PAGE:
The vitality of our official language communities depends on the involvement and commitment of the immigrants who live there. This is what my team has found over the past several years as we prepared a series of case studies on community vitality. Immigration was identified as an important factor in the development of every community we looked at: the Francophone communities of Sudbury, Halifax, Winnipeg, Calgary and British Columbia; rural communities in Saskatchewan; and various English-speaking communities in Quebec. In almost every case, there was a direct relationship between greater diversity and community vitality. These studies on community vitality are available on my office’s website.
Since the passing of the Official Languages Act, the Government of Canada has promoted English and French second-language learning through various initiatives. Meeting with people from across the country, I have seen that French-as-a-second-language programs have had only limited success, not because of a lack of enthusiasm on the part of young people or a lack of will on the part of their parents, but because of a lack of resources. English-speaking students who want to learn French are denied access to programs because there are not enough spaces, not enough funds or not enough qualified teachers.
The social objectives that form the foundation of our language policy call for long-term investments. To ensure that linguistic duality continues to be perceived as a Canadian value, the government needs to take measures that will have a sustainable impact.
We need to put more emphasis on ways of giving citizens opportunities to improve their second language skills. For example, we need to invest in exchange programs and language training programs in both languages for newcomers and their children.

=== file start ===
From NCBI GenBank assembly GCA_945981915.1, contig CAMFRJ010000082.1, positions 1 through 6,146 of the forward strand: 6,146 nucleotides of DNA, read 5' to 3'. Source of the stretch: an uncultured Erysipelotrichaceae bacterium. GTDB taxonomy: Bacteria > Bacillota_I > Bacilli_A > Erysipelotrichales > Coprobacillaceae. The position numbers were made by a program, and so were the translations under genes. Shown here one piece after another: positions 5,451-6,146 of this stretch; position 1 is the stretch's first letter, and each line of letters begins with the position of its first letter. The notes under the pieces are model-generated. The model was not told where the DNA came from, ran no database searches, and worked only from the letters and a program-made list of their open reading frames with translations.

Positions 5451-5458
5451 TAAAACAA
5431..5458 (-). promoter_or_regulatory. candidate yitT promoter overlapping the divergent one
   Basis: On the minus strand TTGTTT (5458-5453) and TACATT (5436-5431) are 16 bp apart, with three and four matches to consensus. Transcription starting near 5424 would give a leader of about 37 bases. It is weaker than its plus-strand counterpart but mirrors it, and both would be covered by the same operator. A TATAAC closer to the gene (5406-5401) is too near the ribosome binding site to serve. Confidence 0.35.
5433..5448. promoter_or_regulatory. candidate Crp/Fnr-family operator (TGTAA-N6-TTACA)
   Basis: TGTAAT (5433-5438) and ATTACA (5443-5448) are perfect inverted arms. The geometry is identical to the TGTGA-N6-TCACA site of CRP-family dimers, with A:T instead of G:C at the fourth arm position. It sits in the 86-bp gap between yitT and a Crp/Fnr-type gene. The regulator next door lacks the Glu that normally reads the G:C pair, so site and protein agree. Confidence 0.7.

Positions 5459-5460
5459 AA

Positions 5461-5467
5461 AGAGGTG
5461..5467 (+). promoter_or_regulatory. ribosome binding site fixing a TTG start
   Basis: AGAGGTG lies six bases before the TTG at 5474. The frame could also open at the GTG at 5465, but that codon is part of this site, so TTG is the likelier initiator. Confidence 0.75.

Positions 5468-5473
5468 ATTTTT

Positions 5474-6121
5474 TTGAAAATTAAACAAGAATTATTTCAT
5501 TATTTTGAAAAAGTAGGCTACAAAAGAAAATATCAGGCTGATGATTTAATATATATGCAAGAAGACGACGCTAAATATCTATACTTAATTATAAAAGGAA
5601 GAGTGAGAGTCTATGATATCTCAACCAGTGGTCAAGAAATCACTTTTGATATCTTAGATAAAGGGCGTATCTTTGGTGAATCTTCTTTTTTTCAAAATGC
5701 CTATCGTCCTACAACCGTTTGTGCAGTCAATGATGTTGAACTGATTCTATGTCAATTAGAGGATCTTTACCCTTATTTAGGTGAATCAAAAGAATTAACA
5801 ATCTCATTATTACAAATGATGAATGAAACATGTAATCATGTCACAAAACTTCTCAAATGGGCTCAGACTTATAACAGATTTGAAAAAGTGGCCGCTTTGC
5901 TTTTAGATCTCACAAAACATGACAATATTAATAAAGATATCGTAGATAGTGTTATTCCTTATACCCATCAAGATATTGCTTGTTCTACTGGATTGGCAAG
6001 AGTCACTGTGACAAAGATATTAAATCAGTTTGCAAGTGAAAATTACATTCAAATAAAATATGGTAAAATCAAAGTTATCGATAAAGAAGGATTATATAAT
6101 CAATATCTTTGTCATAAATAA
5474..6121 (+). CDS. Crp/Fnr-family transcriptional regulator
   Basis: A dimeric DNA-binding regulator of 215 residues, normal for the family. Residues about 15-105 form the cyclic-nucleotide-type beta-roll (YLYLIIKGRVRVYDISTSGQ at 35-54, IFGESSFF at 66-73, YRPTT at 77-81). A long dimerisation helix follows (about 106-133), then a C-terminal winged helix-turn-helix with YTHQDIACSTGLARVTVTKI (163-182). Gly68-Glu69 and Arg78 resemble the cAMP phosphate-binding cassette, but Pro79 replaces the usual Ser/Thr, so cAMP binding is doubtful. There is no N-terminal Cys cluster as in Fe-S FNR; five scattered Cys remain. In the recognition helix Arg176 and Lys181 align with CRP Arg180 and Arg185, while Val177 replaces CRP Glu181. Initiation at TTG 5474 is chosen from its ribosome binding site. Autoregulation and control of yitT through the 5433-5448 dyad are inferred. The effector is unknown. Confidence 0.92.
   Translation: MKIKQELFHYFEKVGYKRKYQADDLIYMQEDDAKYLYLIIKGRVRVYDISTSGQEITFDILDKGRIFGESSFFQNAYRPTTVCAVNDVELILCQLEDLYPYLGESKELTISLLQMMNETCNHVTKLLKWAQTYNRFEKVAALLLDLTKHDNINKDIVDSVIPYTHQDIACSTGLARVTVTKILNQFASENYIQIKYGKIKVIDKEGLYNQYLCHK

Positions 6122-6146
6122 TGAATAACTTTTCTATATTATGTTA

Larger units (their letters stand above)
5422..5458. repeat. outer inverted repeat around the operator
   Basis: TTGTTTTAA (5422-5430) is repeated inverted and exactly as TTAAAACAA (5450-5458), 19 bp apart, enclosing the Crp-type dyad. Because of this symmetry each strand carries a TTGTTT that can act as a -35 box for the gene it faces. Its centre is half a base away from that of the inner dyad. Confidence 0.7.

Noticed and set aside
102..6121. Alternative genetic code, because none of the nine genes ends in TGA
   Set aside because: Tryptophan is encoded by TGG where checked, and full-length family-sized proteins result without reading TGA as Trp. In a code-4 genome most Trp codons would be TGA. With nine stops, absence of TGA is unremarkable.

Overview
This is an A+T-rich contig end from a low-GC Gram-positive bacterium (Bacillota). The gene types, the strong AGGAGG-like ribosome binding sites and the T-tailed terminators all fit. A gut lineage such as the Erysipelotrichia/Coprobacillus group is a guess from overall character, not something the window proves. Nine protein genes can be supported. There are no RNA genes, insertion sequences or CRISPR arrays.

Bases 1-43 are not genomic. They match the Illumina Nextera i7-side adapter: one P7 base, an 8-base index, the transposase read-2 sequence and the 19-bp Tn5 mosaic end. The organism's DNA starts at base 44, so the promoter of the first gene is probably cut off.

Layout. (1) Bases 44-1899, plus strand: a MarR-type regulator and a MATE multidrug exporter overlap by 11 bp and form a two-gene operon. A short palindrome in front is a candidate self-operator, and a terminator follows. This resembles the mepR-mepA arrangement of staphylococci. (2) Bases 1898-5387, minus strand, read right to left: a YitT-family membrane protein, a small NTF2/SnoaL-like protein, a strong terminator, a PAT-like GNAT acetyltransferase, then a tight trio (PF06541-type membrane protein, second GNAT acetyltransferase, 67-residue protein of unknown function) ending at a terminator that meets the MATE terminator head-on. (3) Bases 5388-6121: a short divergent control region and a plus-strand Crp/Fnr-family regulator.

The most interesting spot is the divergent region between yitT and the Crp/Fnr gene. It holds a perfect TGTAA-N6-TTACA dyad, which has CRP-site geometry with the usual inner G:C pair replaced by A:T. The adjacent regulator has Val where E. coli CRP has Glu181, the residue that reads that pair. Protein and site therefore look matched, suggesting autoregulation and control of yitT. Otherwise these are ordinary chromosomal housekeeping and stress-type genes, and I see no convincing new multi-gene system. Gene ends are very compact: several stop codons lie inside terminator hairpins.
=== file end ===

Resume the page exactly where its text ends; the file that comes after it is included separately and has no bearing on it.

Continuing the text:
Canada needs to provide a true continuum of second-language learning opportunities for all Canadians, from elementary school through to the labour market. It is a vital part of preparing our young people for their future—as productive citizens in their own country and as citizens of the world.
Second-language education is an important element in the promotion of linguistic duality as a Canadian value. One of the challenges is getting universities to provide more learning opportunities for students. The rate of bilingualism among English-speaking Canadians could be much higher.
I would like to reiterate some of the recommendations I made in my 2009 study, Two Languages, a World of Opportunities: Second-language learning in Canada’s universities, and several of my recent annual reports, including the one that was published last October.
Study, cultural and work exchanges or visits could help universities to work together. At the moment, most of the exchange opportunities in Canadian universities involve institutions in other countries. Exchanges within Canada are rather limited. The government could take the initiative to create a new program to promote opportunities for students to study intensively in their second official language at another Canadian institution. This program would be the Canadian equivalent of the highly successful Erasmus and Erasmus Mundus programs, which seek to foster cooperation among European universities, promote exchange and dialogue between cultures, and facilitate mobility of students and staff—all to prepare participants for life in a global, knowledge-based society.
In my 2011–2012 annual report, I recommended that the Minister of Canadian Heritage and Official Languages work together with provincial and territorial governments as well as post-secondary institutions to increase the number of programs in which students can take courses in their second official language. I also recommended that the Prime Minister take the necessary measures to double the number of young Canadians who participate each year in language exchanges at the high-school and post-secondary levels.
I see that the government has not addressed these recommendations in the Roadmap for Official Languages. Giving young Canadians more opportunities to experience life in a community where the other official language is spoken is an excellent way to help Canada celebrate its shared heritage in 2017.
Thank you for your attention. I would now like to take the remaining time to answer any questions you may have.